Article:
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#163937 - 05/20/07 08:12 PM 75kva transformer
kyelectric Offline
Member
Registered: 08/30/05
Posts: 64
Transformer is 75kva 3 phase 120-208. The panel does not have a main breaker just (4) 100 amp breakers. I'm trying to figure out if setting a 200 amp single phase subpanel is going to be to much for the transformer to handle. I am calling the local power company to see what the usage in Kwh's. What is the best way to determine if the transfomer can handle the additional load? How do I turn Kwh's into useful information? Thanks!
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#163941 - 05/20/07 10:23 PM Re: 75kva transformer [Re: kyelectric]
Tesla Offline
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Registered: 06/16/04
Posts: 1273
Loc: Sacramento, CA
More information is needed.

kWH is the wrong physical quantity.

75 kVA 3 phase normally feeds a 250A 3 phase panel with a Main breaker of 225A.

I can't figure out what you've got.
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#163943 - 05/21/07 02:07 AM Re: 75kva transformer [Re: kyelectric]
iwire Offline
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Registered: 01/05/03
Posts: 4391
Loc: North Attleboro, MA USA
First is this the service panel to the building?

Is the transformer owned by the power company or is it customer owned?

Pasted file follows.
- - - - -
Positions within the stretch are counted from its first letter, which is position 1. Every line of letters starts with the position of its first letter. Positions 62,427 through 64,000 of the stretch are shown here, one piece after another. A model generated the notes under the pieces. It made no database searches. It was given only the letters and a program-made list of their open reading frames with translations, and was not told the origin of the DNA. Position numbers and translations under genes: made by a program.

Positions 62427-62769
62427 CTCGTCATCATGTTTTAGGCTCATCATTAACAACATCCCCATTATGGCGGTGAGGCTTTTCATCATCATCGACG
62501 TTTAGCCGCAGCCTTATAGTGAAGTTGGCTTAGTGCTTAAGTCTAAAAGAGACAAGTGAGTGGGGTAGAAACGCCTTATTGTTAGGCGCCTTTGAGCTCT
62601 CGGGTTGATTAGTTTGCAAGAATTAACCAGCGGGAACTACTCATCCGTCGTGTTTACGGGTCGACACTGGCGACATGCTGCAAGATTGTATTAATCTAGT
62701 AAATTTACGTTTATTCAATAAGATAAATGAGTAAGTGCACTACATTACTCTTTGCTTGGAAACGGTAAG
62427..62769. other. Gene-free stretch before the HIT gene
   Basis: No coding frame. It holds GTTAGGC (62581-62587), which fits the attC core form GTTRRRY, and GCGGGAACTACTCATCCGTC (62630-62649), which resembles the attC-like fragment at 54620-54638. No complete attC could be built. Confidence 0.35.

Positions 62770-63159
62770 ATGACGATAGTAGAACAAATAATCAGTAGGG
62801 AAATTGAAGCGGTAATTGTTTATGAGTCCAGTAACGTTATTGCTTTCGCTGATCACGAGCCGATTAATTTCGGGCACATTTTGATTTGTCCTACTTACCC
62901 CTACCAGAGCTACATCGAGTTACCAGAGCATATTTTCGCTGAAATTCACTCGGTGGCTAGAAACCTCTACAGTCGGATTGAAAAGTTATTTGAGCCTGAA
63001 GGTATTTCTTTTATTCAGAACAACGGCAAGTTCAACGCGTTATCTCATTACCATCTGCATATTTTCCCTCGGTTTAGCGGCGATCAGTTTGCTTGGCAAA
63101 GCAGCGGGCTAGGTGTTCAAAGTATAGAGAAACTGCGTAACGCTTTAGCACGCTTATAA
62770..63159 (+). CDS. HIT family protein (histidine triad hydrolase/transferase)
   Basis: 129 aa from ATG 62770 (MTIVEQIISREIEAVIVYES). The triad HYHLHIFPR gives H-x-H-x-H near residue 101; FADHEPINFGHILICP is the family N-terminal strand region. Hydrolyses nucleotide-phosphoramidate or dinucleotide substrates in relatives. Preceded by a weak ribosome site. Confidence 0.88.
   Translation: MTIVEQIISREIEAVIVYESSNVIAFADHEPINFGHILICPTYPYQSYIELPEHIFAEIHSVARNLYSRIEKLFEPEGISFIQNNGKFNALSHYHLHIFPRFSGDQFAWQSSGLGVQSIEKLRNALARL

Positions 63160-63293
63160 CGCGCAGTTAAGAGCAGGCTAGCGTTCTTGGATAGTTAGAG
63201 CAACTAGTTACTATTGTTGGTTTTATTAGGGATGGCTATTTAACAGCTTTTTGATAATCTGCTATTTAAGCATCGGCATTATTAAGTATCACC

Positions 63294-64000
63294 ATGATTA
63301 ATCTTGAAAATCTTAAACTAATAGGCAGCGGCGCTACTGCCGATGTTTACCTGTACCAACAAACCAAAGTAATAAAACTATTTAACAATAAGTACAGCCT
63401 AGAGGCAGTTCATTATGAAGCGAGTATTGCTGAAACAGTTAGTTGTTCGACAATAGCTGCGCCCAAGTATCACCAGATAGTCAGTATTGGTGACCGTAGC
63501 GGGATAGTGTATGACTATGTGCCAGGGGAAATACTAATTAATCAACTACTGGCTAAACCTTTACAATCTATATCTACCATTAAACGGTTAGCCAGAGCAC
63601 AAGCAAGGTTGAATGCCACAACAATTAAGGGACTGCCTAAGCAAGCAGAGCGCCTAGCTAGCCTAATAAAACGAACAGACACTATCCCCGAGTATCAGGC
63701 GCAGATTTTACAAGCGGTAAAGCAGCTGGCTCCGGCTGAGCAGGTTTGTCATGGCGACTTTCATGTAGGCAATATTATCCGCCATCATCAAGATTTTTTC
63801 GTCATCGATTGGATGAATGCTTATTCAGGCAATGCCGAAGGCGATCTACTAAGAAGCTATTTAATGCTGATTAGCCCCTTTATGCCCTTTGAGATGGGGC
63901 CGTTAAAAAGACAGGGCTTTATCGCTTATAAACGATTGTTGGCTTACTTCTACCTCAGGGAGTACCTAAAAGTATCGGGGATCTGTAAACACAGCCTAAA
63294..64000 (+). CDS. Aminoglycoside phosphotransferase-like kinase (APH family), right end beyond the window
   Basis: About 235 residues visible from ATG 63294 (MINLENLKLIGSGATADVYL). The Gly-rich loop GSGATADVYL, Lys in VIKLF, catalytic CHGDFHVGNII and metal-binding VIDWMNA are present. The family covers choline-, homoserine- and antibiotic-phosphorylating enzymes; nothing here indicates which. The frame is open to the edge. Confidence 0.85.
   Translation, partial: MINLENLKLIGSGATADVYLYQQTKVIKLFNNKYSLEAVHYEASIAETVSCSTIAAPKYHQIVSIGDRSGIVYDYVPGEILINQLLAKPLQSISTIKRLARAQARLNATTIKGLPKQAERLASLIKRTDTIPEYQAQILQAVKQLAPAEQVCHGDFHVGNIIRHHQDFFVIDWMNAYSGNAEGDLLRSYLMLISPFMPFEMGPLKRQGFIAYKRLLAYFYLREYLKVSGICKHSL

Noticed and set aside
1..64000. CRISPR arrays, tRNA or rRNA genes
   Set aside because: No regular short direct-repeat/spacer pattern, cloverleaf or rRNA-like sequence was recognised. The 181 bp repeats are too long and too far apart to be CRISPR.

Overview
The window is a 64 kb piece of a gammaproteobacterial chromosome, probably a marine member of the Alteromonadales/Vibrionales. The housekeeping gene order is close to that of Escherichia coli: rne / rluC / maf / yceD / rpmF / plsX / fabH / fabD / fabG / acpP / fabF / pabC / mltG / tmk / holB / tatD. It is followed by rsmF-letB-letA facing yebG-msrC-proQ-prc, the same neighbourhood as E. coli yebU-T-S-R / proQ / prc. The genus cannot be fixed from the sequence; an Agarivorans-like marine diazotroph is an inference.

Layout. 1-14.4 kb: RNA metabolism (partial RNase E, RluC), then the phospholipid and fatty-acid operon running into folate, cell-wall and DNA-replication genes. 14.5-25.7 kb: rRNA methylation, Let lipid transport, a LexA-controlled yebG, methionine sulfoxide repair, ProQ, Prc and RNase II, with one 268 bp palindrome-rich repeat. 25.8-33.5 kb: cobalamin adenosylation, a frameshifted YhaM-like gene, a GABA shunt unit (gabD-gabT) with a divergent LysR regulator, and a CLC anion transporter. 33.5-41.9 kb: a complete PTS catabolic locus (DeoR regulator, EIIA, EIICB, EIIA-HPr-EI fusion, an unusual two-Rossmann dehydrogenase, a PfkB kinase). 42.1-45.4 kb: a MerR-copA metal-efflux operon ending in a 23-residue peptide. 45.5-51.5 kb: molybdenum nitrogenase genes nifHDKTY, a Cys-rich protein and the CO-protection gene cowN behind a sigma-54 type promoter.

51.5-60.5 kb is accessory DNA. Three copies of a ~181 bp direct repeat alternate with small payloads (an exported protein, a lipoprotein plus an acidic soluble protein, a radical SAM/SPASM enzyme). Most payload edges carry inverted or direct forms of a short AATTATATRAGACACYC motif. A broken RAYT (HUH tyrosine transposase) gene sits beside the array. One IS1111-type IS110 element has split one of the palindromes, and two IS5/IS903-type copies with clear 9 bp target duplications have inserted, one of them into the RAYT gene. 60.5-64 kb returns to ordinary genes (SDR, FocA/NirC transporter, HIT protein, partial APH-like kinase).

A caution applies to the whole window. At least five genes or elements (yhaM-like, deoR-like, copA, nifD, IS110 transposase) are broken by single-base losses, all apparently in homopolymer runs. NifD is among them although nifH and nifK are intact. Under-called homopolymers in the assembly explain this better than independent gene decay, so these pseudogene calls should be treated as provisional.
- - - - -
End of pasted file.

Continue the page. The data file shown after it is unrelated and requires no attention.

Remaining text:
400 amps of secondary protection is already to much for a 75 kva transformer @ 208 volts.

A 75 kva transformer has a rated output at 208 volts of 208 amps. (Yes thats 208 amps at 208 volts)

How where you planing on getting power to this new panel?

You can not 'tap' the existing secondaries, you have to go right back to the transformer terminals using double lugs.

Also one last thing.....please do not set a 200 amp single phase panel off a 3 phase transformer....use a three phase panel.

It is important to keep the load on the transformer balanced and that will be all but imposable with a 200 amp single phase panel connected to a 3 phase transformer with an 208 amp rating.
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#163945 - 05/21/07 06:52 AM Re: 75kva transformer [Re: iwire]
kyelectric Offline
Member
Registered: 08/30/05
Posts: 64
iwire,